Even with solar generators that include solar panels, they may not be the maximum possible. So you may be able to add more panels later. The bottom line is that you should match the output capacity of the solar panels to the input capacity if you want good recharge times and decent live usage of solar power.

Portability

The whole point of a solar generator is to stuff an entire solar power system into a form that actually makes it possible to move it from one place to another. We all have different portability needs and they have to be balanced against other aspects of the generator.

portable solar generator

Batteries, especially lead acid batteries, are heavy – which means large-capacity generators should have good quality wheels and strong, comfortable handles, as well as a shape without sharp edges that could hurt someone.

Also, consider how you will be using your generator. Will it be stationary in your garage, to be used in case of emergency? Will you drive it around in a car? Will you have to push or carry it for long distances? The details of your portability needs will determine how portable you need the system to be. Make sure that the generator in question has the right wheels for where you need to move it around. If you need to cart it around on dirt, pneumatic wheels with a bit of grip are a good choice. If it’s just paved terrain, then good quality caster wheels will suffice.

Regardless of the above, pay attention to the total weight of the system. Given the total capacity needed, decide if it’s more practical to buy multiple systems rather than just one big one.

Can it Be Chained?

Speaking of capacity and weight, some solar generators can be chained to external batteries in order to boost their capacity. This is a very useful feature since it means you can expand the system over time. It’s cheaper than having to buy multiple generators, each with their own inverters and charge controllers. By chaining several batteries together you can let the system grow with you. That being said, this is not the sort of thing that’s practical on a camping trip. But then you don’t have to take chained batteries with you on those trips either.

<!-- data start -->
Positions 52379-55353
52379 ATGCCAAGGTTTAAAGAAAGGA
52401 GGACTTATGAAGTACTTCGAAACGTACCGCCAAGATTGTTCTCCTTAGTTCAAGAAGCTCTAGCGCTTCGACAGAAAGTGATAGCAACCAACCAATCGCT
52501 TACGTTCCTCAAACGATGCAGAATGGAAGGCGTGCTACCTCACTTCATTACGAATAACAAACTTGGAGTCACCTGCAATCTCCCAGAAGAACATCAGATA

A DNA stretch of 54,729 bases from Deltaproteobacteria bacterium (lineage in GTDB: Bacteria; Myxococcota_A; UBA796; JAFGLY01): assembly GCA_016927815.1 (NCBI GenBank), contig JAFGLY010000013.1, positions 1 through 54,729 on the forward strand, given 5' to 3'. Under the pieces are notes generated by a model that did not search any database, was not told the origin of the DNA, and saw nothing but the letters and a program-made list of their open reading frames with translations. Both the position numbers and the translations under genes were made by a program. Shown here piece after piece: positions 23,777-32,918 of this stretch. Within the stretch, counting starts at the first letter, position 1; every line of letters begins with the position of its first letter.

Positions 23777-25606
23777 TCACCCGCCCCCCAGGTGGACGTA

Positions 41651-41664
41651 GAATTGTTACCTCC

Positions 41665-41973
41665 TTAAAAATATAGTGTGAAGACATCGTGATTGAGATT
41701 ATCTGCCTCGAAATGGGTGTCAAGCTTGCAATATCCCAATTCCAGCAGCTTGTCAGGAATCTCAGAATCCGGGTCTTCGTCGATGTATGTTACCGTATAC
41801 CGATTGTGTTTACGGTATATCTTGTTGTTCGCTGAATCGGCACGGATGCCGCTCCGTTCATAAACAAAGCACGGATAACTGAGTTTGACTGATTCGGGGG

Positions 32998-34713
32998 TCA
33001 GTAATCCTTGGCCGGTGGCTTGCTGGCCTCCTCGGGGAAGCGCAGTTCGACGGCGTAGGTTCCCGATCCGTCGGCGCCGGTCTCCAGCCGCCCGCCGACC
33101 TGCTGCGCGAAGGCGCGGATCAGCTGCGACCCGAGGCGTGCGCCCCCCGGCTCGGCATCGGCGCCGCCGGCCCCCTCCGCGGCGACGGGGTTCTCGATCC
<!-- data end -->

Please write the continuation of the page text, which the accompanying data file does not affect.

Quality and Durability

Unbranded components are usually a sign that corners have been cut. Who made the inverter, battery, and charge controller? What’s their reputation? Do those components have their own reviews? Given how large a purchase one of these generators can be, it’s worth doing this level of homework.

Of course, you should also have a reasonable warranty period. Two years is fair – if any component is going to fail due to quality issues, it will probably be in that window.

The outer casing is also something to look at seriously. A plastic casing and plastic wheels are usually a bad sign. You don’t want to buy a generator that won’t stand up to a bit of mild abuse as you move it about. Yes, metal will make it heavier, but will also be more protective of the inner components.

That’s it! The most important things you need to know before buying a solar generator!